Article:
Trade Deal Allocates $300M for Tijuana Sewage Problem

$75 million each year over four years will go toward combating sewage spills from Mexico into the U.S.

NBCUniversal, Inc.

House Democrats and the White House announced a deal Tuesday on a modified North American trade pact, which included significant funding to combat sewage pollution in the Tijuana River Valley.

“We’re expecting a one-time appropriation of $300 million to be dispersed $75 million per year over four years via Border Water Infrastructure Program,” Democratic Congressman Mike Levin (CA-49) said of the United States–Mexico–Canada Agreement deal.

The Tijuana River Valley, Imperial Beach, and Silver Strand State Beach have experienced regular closures due to sewage runoff. The most recent closures were caused by a downpour over Thanksgiving.

Then there are the raw sewage spills from Tijuana, documented to have been an issue for decades. 

Local politicians have made it clear that the toxic sewage and waste that flows into the Tijuana River and Pacific Ocean, often times making surfers and swimmers sick, has to end.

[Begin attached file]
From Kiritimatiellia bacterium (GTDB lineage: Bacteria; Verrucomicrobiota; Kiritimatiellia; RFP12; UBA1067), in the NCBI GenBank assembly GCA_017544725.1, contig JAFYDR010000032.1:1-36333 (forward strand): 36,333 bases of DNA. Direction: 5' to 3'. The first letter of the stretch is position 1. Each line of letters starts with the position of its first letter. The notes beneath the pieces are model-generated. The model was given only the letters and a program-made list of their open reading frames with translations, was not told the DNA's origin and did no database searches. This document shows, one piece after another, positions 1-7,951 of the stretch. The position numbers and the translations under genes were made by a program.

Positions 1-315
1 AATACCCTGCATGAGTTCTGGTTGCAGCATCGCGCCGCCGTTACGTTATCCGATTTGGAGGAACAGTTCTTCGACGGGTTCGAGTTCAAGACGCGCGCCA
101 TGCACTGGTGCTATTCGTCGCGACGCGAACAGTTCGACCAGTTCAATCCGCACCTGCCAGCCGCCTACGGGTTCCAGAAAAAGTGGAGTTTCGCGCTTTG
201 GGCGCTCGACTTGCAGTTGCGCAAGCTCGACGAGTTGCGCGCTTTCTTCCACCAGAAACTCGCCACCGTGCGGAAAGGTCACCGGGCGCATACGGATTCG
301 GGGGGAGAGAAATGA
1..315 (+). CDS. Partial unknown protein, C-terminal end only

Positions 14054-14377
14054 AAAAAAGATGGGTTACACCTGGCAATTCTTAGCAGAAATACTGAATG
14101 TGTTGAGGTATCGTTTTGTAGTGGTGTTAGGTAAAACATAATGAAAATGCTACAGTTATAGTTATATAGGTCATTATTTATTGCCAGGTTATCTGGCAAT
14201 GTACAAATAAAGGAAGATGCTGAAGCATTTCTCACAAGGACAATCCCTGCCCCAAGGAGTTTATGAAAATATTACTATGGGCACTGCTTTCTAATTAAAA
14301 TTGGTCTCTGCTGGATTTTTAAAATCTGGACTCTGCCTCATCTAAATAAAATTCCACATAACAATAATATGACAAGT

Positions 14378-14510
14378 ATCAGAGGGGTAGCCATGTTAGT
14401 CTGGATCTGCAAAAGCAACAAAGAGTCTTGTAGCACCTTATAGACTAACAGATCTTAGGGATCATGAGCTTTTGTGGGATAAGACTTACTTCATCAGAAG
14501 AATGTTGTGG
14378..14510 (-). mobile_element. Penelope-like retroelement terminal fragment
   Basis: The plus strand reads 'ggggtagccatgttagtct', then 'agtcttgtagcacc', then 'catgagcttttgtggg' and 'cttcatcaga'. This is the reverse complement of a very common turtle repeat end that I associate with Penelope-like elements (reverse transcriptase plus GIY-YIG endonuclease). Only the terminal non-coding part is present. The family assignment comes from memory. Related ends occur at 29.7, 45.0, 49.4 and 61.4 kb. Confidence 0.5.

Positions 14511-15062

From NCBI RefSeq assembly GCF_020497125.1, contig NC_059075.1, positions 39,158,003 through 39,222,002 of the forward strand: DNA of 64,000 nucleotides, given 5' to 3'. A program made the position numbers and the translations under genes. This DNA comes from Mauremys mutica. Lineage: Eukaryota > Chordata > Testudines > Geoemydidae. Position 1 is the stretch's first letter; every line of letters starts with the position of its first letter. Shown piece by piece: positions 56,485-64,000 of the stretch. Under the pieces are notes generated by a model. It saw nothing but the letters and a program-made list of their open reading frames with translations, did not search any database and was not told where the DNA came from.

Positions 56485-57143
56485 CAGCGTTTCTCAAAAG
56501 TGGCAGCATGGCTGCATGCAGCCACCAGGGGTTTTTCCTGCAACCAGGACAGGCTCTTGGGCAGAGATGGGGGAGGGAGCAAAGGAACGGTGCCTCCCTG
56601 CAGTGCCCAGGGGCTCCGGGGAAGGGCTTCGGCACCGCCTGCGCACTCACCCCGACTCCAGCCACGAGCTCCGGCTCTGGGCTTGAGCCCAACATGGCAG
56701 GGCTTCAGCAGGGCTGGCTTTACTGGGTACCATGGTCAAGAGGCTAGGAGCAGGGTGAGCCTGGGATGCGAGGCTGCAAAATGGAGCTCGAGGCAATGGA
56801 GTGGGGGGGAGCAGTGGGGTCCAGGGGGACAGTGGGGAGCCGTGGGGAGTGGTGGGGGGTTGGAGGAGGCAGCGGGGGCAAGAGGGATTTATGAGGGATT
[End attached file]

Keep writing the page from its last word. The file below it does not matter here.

In September, city officials in San Diego updated a State of Emergency regarding the discharge of raw sewage in Tijuana to reflect that the situation worsened since they first adopted the resolution 25 years prior. 

"I can't even take my grandsons to the beach and body surf with them," IB resident Baron Partlow said.

Partlow started a local group called "Stop the Poop," which refers to the piles of raw sewage flowing from Mexico through the Tijuana River Valley into IB.

"The first thing we would like to see is 'Stop the Poop.' Stop it from happening and engineer and implement all the fixes that need to be done," Partlow said.

Plastic, tires, and sediment flow across the border from Mexico and into the U.S. and the City of San Diego, according to the amended state of emergency. 

Regional leaders representing both the U.S. and Mexico met earlier this year to discuss ways to end the flow of raw sewage and pollution into the Tijuana River Estuary.

Local leaders are fighting U.S. and Mexican governments about the toxic sewage situation along San Diego’s beaches. NBC 7’s Joe Little has more.

“This environmental issue has plagued our region for generations and this funding will take major strides in helping us address health and ecological challenges we face,” Levin said.

Polluted runoff likely comes from a Tijuana sewage treatment plant in need of upgrades that could cost up to $370 million, a study by Mexican officials found.

The Tijuana River Estuary and shorelines from Imperial Beach to Coronado are often closed to the public after spills on the Mexican side of the border cross into the U.S. via the Tijuana River, especially following heavy rainfall.

Residents have reported skin rashes, headaches and respiratory issues, council officials said. 

Contact Us